SpaceX hosted its fourth annual finale of the SpaceX Hyperloop Pod competition on the test tube, which was built outside its Hawthorne headquarters on Sunday. We were there for the competition and watched as the TUM team of the Technical University of Munich won the victory because it reached the top speed of all teams for the finals.
TUM (formerly TUM) known as Team WARR Hyperloop in previous competitions) is a repeat winner, reaching a top speed of 288 mph in this year's final. This is the fastest overall Hyperloop pod yet, surpassing its own last year's record of 284 mph in the third SpaceX graduation. However, it was not without incident ̵
] TUM beat three other finalists including Delft Hyperloop, EPFL Hyperloop and Swissloop. Unfortunately, Delft had a communication error that brought the almost 600 m long SpaceX Hyperloop test track to a standstill. The EPFL managed a top speed of 148 mph and Swissloop exceeded the mark of 160 mph.
For the teams that started on Sunday, charging was associated with loading their capsule, which was about the size of Bob, but little more than engines on wheels on the single lane track that ran across the Length of the interior of the Hyperloop test tube extends. The tube is then sealed and depressurized to near-vacuum. This is essentially Musk's original Hyperloop concept, which foresees the operation of the super-speed transport method.
All teams performed well, and the total number of student teams was indeed 21, with a total of over 700 sins that have participated in the competition from various schools, including Cal Poly, the University of Wisconsin-Madison, the Indian Institute of Technology and my own alma mater, the University of Windsor (the one with St. Clair College on the pod).
The teams had to prove to their SpaceX and Boring Company employees that they were ready to run in the tube to qualify for the finals. They tried to do just that two weeks before the finals on Sunday. Of these 21 teams, only the four finalists have managed to get the green light for the finals, based on consultant criteria that include the safety and viability of their pod design. There is a kind of lucky motto in the contest to say "Break a Pod" before a run, but SpaceX engineers do not want Team Pods to suffer catastrophic failure in the tube during a run. This year, the competition was even more challenging, as all pods had to use their own communication systems for the first time and the pods had to be designed to approach the end of the tube to a maximum of 30 meters before stopping.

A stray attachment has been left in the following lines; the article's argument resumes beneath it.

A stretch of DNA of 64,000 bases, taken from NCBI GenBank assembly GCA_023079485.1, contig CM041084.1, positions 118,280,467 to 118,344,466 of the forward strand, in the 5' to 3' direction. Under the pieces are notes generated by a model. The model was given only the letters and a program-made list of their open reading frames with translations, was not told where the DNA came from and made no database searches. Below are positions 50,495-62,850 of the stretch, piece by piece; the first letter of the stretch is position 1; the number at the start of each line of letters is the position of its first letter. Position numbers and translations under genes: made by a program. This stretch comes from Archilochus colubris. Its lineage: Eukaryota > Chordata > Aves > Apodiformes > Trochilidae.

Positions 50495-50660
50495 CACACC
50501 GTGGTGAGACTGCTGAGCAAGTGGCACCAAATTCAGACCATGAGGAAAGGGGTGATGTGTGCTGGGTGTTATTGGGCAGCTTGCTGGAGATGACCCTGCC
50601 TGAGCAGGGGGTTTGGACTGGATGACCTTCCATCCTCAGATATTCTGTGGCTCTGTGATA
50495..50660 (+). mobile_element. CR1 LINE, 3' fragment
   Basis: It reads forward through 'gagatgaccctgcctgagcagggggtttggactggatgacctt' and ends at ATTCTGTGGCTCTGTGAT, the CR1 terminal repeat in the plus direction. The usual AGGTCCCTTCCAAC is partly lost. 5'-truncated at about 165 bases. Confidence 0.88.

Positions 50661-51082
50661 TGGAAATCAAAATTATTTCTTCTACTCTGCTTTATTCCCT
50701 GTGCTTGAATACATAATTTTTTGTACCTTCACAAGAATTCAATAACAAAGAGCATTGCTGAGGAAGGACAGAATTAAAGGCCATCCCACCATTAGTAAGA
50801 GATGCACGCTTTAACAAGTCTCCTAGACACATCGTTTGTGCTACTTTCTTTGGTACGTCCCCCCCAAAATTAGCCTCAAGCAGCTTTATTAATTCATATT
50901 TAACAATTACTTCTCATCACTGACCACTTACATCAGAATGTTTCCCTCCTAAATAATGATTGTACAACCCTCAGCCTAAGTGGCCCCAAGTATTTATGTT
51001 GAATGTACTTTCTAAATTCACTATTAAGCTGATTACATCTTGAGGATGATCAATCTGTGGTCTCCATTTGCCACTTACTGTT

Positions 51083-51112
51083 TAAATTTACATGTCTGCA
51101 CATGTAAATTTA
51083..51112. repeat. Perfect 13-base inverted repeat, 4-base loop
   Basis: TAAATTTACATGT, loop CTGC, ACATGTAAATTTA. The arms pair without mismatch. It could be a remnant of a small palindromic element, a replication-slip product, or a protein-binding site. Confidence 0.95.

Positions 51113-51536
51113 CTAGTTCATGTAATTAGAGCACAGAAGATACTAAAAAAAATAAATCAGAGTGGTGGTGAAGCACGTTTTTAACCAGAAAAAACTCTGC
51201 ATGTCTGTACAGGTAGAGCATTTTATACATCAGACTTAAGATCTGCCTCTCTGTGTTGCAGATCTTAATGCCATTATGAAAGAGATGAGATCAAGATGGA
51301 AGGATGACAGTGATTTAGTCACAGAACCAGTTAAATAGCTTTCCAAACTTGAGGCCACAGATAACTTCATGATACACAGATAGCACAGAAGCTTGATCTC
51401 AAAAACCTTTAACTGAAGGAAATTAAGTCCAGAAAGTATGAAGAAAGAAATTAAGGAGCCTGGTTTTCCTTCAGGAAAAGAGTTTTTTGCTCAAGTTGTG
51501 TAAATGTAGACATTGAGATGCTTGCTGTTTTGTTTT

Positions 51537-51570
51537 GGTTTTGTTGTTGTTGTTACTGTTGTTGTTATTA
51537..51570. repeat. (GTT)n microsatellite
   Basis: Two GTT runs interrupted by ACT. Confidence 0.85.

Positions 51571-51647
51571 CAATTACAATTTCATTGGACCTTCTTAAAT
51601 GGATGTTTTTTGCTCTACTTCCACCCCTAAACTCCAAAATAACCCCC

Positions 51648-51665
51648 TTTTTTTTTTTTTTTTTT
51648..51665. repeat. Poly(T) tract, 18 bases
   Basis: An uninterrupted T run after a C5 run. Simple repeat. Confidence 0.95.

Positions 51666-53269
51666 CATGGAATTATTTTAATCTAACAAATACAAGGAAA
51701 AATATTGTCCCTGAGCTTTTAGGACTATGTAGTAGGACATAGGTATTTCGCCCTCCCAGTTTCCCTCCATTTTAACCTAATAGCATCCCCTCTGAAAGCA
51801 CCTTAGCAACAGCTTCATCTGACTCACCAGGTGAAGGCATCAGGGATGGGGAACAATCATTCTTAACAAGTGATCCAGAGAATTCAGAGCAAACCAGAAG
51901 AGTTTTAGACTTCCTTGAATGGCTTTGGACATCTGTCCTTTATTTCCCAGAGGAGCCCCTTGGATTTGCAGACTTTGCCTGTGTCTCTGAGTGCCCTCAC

The teams I talked to and did not qualify were upset but determined to play again and qualify next year. Some expressed some frustration about the gap between some teams from smaller schools and those from the last four (who repeatedly qualify each year). Many of the finalists, including Airbus support companies in large sums, while some of the smaller schools have virtually no funding. This leads to a cost delta of hundreds of thousands of dollars when it comes to the total bill for the test pods being built.
In other words, all teams are thrilled to participate, and see the contest as a chance to be valued primarily for working at one of Musk's many high-tech companies, including SpaceX, Tesla. and The Boring Company. It also seems a breeze for these companies to recruit from within the ranks of these industry-leading technical undergraduate and graduate students.
"I think the competition is fun and it creates an inspiring and useful technology. Musk commented for the purpose of the event, before answering a final question from Steve Davis, president of the Boring Company whether there will be a contest again next year's crowd of competitors.